Medical robots are a big leap for medical technologies. They have multiple advantages for both patients and the operator physicians. Medical robots transform surgical and interventional procedures from art to standard reproducible accomplishments. The robot gives the surgeon additional hands with increased stability. These machines have movements that are calculated and executed in precision of a sub-millimeter to the level of perfection. Some surgical robots have the ability to reach the surgical field in a way that is not accessible to human hands. The surgical and interventional vascular robots have also significant benefits to the operators. The later usually operate the robot while sitting in an ergonomic work-station, obviously easier, and reduces the fatigue and orthopedic problems that are associated with prolonged standing while operating. In the cath-lab, the Corpath 200 vascular robot (Corindus) has been shown to reduce the operator exposure to x-ray radiation by over 95% [9].

In order to have a complete independent machine that does not need constant manipulation by a physician and can make some decisions, there is need to integrate high level of artificial intelligence. This will get robots closer to the envisioned creatures that do helpful tasks. Advanced artificial intelligence will need the support of health information technologies that are able to create large databases of patients, disease conditions, clinical scenarios, and operational procedure. This accumulated information will be necessary to set the ground for further machine-generated decision making. Multiple software applications to help clinical decision making have been generated over the years, but none has got to the level that can replace the medical practice that combines science with art.

One of the big challenges of the robotic field is the integration in hospital and other health-care facilities. Physicians are conservative, and skilled operators believe they “can do it better” than machines. It will take time, money, training, and patience to get robotics fully integrated. Part of his integration has to be done by informationtechnology personnel that have solid backgrounds in technologies, computing, and knowledge how to incorporate new concept into conservative environment. Patients are expected to be more receptive. As the word robot represent technological advance, many patients will be happy to be treated by the aid of state of the art technology. As engineers and support stuff will be involved in the early implementation of new technology, it will be critical to ensure that Health Insurance Portability and Accountability Act (HIPPA) is not breached.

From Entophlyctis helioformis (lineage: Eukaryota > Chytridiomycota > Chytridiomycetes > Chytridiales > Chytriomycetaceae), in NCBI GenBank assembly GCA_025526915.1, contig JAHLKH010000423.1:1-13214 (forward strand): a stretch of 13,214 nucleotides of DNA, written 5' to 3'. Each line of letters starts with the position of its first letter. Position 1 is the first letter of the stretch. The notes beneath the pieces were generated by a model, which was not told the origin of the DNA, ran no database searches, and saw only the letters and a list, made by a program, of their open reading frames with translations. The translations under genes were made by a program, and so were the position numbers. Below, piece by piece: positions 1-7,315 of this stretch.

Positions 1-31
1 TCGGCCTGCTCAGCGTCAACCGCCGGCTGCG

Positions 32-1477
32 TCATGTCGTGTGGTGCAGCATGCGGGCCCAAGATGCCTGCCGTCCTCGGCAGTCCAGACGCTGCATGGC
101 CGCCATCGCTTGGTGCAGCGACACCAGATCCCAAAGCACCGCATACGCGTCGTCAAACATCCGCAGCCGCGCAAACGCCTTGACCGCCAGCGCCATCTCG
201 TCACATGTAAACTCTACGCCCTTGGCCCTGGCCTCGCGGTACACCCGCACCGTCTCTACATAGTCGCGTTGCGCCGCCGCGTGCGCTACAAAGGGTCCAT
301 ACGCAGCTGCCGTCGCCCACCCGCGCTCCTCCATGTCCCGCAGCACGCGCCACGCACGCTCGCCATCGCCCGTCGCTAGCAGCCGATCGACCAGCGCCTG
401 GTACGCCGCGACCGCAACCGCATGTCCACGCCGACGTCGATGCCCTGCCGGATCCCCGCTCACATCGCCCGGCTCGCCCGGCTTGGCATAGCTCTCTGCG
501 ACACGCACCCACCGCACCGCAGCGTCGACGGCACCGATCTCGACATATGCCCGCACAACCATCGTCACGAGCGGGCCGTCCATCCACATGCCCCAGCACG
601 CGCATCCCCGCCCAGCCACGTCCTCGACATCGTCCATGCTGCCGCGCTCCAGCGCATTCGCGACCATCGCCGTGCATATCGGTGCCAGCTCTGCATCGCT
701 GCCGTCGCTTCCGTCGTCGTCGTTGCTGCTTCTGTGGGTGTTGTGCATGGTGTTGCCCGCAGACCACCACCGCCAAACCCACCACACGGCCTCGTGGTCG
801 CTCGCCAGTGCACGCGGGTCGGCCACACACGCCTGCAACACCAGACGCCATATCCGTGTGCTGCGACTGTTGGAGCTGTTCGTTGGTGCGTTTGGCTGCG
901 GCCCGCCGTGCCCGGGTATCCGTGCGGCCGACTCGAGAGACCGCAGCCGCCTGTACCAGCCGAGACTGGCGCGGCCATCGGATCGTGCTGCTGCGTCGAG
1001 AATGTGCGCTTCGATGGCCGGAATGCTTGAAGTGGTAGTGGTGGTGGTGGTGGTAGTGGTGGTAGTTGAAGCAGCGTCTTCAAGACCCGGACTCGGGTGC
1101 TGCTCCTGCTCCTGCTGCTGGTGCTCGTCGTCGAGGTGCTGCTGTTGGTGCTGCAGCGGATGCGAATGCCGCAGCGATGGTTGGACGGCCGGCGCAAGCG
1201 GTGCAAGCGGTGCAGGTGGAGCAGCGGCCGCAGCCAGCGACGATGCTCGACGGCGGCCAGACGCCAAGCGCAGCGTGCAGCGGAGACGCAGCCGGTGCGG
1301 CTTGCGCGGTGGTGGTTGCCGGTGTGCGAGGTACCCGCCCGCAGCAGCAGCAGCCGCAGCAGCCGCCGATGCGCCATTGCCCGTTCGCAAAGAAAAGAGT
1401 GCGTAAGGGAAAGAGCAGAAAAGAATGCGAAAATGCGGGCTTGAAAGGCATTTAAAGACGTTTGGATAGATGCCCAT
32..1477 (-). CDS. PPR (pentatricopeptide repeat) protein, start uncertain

Robotic technologies are sophisticated and need many years of engineering and development and long regulatory path to get FDA approval. Nonetheless, Robotics in healthcare is one of the big waves of innovations, leaving behind the notion of science fiction. Robots will keep penetrating all medical fields, and be an integral part of every health organization. Technological training of health information technology personnel is needed for full and smooth integration.

References

Citation: Weisz G (2012) Medical Robotics – Not A Golem Anymore. J Health Med Inform 3:e104. Doi: 10.4172/2157-7420.1000e104

Copyright: © 2012 Weisz G. This is an open-access article distributed under the terms of the Creative Commons Attribution License, which permits unrestricted use, distribution, and reproduction in any medium, provided the original author and source are credited.